You see the same hybrid trend in boozy restaurants like Steins Beer Garden (895 Villa St., at Bryant St., Mountain View, 650-963-9568) in Mountain View and the Tribune Tavern (401 13th St., at Franklin St., Oakland, 510-452-8742) in downtown Oakland, which match Cal-Med pub menus with encyclopedic drink lists. But its clearest expression is probably Trick Dog (3010 20th St., near Florida St., 415-471-2999), that cocktail-happy outpost in the Mission, whose most obvious trick seems to be hiding the fact that it serves food at all. Stepping through the unmarked entrance, you’re hit by a pounding eclectic soundtrack. There are white cloth–covered tables on the mezzanine level, but no one is around to seat you, while the ground-level bar—the main attraction—is stacked two-deep. With some struggle, you snag a superb cocktail—the Alligator Alley, built around green Chartreuse and olive oil–infused gin. You wouldn’t mind a burger (on a hot dog bun) or a piled-high kale salad, but where would you put it? How would you eat it? Is Trick Dog in the midst of an identity crisis? It feels more like youthful rebellion—as if sitting down for dinner were no longer cool.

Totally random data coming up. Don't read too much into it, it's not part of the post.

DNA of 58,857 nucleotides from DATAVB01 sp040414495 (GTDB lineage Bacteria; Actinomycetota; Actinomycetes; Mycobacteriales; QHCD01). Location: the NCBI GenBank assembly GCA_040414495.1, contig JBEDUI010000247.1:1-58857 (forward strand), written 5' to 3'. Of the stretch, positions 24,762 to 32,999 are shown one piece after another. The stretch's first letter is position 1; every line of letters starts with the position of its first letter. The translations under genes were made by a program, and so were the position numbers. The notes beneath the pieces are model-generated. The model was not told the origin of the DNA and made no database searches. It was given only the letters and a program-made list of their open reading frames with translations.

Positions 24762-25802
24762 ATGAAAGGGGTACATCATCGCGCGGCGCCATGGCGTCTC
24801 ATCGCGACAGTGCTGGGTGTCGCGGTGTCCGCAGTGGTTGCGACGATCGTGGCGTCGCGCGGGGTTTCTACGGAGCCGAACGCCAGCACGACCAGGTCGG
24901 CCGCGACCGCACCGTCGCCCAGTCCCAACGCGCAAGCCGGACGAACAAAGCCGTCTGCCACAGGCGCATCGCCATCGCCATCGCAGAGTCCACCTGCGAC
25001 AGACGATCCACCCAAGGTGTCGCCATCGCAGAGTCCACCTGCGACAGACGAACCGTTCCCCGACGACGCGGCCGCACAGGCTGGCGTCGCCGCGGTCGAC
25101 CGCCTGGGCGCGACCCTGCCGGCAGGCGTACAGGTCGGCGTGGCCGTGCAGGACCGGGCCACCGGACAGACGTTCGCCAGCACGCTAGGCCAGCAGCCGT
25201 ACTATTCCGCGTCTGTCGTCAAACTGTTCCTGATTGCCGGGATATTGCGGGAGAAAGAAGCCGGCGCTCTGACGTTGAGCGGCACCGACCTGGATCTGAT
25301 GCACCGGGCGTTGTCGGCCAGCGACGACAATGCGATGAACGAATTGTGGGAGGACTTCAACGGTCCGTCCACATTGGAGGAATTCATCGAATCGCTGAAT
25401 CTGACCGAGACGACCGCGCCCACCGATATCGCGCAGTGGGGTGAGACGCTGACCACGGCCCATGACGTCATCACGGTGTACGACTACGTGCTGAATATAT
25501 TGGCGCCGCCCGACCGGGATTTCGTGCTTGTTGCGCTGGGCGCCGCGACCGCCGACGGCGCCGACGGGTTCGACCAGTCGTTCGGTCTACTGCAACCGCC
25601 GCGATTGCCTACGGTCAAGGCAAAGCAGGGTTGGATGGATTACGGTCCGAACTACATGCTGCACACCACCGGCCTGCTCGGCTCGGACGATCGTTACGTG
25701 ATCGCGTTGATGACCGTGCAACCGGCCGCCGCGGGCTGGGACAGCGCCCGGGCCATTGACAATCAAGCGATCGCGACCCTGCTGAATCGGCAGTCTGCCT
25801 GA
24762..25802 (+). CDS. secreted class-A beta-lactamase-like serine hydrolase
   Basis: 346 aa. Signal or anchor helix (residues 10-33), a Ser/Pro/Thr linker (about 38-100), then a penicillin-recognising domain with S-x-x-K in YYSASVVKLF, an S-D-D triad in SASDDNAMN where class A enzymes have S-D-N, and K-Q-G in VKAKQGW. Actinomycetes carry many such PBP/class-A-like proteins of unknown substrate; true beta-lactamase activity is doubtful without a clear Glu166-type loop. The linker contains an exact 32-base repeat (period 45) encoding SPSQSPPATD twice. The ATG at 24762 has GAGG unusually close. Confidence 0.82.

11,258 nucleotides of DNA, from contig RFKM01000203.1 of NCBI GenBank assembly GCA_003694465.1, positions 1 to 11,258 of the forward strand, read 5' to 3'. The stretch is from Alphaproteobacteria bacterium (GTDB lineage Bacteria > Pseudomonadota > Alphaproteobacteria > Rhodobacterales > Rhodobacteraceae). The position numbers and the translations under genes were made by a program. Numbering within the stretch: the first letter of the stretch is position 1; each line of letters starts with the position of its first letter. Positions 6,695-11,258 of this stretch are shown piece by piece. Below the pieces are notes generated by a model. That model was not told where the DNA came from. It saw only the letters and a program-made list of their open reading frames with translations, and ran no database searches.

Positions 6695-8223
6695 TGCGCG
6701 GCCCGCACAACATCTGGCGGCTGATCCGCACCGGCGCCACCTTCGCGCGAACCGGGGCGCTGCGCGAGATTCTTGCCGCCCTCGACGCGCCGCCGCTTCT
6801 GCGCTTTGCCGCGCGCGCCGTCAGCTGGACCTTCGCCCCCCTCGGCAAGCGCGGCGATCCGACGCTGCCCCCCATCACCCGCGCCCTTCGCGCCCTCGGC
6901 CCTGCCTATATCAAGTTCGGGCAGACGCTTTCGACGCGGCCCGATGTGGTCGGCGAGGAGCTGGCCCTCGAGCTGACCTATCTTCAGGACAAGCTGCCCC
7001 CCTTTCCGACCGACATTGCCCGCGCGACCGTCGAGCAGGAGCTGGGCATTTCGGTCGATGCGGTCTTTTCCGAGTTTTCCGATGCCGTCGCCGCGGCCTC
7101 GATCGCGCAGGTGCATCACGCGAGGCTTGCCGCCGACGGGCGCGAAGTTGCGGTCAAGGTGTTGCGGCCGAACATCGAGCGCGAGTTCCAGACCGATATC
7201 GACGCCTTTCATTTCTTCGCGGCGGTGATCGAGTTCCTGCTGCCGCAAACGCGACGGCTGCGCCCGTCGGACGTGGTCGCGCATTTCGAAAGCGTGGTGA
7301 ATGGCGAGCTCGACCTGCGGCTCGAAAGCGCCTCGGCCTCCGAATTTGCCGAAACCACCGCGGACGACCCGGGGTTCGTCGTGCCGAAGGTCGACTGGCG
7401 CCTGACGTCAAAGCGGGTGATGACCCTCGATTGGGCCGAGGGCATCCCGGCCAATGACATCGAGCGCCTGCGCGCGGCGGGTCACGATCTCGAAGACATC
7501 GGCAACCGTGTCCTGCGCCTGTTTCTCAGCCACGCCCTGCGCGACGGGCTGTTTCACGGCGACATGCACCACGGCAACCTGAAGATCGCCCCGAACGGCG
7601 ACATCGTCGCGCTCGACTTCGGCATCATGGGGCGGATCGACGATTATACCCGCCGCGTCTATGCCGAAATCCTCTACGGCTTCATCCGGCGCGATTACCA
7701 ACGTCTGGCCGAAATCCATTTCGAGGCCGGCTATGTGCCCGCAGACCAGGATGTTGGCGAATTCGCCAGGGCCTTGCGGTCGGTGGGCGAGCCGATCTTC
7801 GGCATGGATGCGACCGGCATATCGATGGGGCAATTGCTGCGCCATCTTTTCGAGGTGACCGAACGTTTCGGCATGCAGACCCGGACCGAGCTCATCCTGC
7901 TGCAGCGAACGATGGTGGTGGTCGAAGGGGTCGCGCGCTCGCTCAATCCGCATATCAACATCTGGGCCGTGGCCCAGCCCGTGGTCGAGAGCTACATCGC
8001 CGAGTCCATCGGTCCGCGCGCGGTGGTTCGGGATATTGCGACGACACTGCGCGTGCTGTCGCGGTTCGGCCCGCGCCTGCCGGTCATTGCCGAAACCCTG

Ramen Keeps Rising